Have you ever tried to start a fire outdoors?
You need to start it in a place where it can be contained, but should you choose a fire pit or fireplace? While they both provide warmth and light, it’s accomplished in different ways. Things to consider are:
How many people will you be accommodating?
What type of mood are you trying create?
How affected by wind is the surrounding area?
Is there a view you’d like to take advantage of?
Then you need tinder. Small, dry twigs and branches or newspaper. Something that can catch the spark and light quickly.
Kindling is next. Slightly larger than tinder, it burns easily and gets the fire really going. As it burns, it becomes the “coal bed” that remains hot at the core of the fire.
Logs go on your fire last, building it up and keeping it burning. As long as you continue to place logs on the fire, it should continue to burn.
But the most important thing you need to start a fire is a fire source.
Fire can be caused by friction. Whether that’s a match striking a surface, steel striking a flint, or two pieces of wood being rubbed together in a burst of speed, it’s most effective when a softer surface comes up against a harder surface.
It’s not unlike conducting local church outreach.
You need to start in a place where it can be “contained.” It wouldn’t make sense to take on your entire state for your first outreach. You also need to agree on its purpose and how to accomplish it. Things to consider in your location might include:
What are the demographics?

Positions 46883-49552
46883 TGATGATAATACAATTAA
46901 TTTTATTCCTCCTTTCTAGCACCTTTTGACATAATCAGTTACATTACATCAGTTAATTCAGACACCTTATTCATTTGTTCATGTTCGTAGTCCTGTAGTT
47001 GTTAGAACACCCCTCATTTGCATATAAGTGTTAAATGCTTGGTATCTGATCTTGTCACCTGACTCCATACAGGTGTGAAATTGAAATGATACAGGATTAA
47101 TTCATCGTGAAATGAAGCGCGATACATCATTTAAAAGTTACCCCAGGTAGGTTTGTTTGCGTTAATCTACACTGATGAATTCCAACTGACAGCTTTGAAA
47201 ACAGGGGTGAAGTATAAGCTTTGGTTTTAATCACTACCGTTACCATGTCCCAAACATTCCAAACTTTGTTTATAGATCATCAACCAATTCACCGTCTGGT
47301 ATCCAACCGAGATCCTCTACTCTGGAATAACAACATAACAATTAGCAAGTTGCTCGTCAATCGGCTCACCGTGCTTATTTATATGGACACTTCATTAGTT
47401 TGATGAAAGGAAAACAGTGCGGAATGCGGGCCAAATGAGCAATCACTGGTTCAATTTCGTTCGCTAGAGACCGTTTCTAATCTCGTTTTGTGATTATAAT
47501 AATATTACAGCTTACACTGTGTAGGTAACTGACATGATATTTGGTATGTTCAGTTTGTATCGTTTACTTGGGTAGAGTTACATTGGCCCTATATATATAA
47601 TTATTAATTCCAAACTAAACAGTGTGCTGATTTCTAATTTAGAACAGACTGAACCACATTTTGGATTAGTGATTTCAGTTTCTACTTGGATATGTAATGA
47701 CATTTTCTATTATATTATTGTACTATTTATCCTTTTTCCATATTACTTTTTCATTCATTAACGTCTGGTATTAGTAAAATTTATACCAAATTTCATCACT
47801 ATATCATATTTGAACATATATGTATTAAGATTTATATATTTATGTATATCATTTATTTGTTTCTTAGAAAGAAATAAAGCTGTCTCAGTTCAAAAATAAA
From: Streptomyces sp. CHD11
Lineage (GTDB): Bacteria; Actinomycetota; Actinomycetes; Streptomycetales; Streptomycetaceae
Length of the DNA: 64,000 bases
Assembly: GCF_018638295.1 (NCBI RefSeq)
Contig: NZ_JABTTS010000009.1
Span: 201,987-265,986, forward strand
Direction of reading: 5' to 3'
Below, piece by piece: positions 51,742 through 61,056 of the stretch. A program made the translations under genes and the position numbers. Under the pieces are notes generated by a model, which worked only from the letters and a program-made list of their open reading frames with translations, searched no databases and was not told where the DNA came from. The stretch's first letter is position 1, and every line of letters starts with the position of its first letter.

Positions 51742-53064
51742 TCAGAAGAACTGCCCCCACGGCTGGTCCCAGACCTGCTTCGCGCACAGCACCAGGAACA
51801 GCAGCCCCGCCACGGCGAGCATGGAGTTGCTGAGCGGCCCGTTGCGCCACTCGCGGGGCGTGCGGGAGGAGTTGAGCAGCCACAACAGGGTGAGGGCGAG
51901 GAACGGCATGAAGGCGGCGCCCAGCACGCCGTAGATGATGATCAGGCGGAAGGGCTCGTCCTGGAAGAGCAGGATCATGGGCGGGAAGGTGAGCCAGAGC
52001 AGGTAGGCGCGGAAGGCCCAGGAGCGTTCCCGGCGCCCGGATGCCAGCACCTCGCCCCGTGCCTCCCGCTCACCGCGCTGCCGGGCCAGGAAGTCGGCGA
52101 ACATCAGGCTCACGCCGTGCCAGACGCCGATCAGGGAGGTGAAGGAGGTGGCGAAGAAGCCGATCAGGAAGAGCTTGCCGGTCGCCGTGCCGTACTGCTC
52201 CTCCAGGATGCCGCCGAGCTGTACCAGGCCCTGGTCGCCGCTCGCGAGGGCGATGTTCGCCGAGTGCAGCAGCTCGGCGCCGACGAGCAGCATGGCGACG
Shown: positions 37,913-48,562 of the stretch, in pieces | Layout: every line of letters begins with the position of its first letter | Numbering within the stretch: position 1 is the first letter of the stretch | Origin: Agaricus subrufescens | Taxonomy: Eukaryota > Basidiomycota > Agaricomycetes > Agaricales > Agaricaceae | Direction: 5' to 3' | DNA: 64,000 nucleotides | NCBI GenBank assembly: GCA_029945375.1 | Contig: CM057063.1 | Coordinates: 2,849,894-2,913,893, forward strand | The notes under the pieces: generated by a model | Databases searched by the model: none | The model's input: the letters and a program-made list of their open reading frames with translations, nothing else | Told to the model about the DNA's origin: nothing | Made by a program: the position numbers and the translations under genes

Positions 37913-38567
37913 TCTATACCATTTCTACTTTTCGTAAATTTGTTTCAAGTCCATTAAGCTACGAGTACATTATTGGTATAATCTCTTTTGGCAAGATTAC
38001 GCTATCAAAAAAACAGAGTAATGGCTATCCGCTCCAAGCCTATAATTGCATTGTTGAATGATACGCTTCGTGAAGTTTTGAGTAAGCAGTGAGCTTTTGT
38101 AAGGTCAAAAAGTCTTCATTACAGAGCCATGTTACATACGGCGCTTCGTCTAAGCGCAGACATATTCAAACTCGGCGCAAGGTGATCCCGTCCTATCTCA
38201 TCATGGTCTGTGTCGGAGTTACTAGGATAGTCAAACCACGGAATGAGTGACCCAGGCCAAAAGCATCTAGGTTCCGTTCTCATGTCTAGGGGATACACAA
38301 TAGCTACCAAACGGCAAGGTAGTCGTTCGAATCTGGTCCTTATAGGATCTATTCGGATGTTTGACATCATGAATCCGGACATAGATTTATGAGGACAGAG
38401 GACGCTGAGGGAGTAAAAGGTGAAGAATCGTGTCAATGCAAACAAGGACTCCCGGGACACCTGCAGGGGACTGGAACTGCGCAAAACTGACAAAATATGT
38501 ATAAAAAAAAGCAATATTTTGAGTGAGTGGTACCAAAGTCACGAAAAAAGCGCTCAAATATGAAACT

What are the needs?
What is the culture?
Keeping it contained keeps resources from being stretched too thin. It allows you to serve a smaller group well as you build relationships, learn, tweak, and Lord willing, grow.
You also need tinder. That may be just you – a single person open and willing to act on God’s leading -or it maybe two or three with a vision, all excited for what God has in store. Those who act as tinder allow others to catch the vision quickly and get the fire started.
Your kindling is a slightly larger group – a team of people to help work out the details and spread the fire-vision. They provide energy as the coal bed, keeping the core idea alive and burning.
Your logs are your volunteer base. As long as this base is engaged, interactive, and growing, the fire will continue. Just as logs burn up and new ones need to be added to keep a fire healthy and performing its purpose, people don’t serve in the same capacity forever. They go through different life phases – children, jobs, health issues, moves, joining other ministries – which cause the need for new volunteers to rise up and take on the task with purpose and passion.
But the most important facet of outreach is the Source of the fire-vision. He uses those with soft hearts to reach out to those who may be hard-hearted toward eternal things. Friction may occur as the two interact, but done properly, a fire is created that provides warmth and light. Never lose sight of the fact that you can have tinder, kindling, and logs, but without fire, all you have is a pile of dry brush.
What is God saying to you about the needs of your particular community? The upcoming holidays are a wonderful time to explore the idea of church outreach. People are receptive to giving and receiving acts of kindness. It doesn’t need to be anything big and fancy. Remember the words of the old song “Pass It On.”
It only takes a spark to get a fire going
And soon all those around can warm up in the glowing
That’s how it is with God’s love, once you’ve experienced it.
You spread His love to everyone, You want to pass it on.
Matthew 5:15-16 Neither do people light a lamp and put it under a bowl. Instead they put it on its stand, and it gives light to everyone in the house. In the same way, let your light shine before others, that they may see your good deeds and glorify your Father in heaven.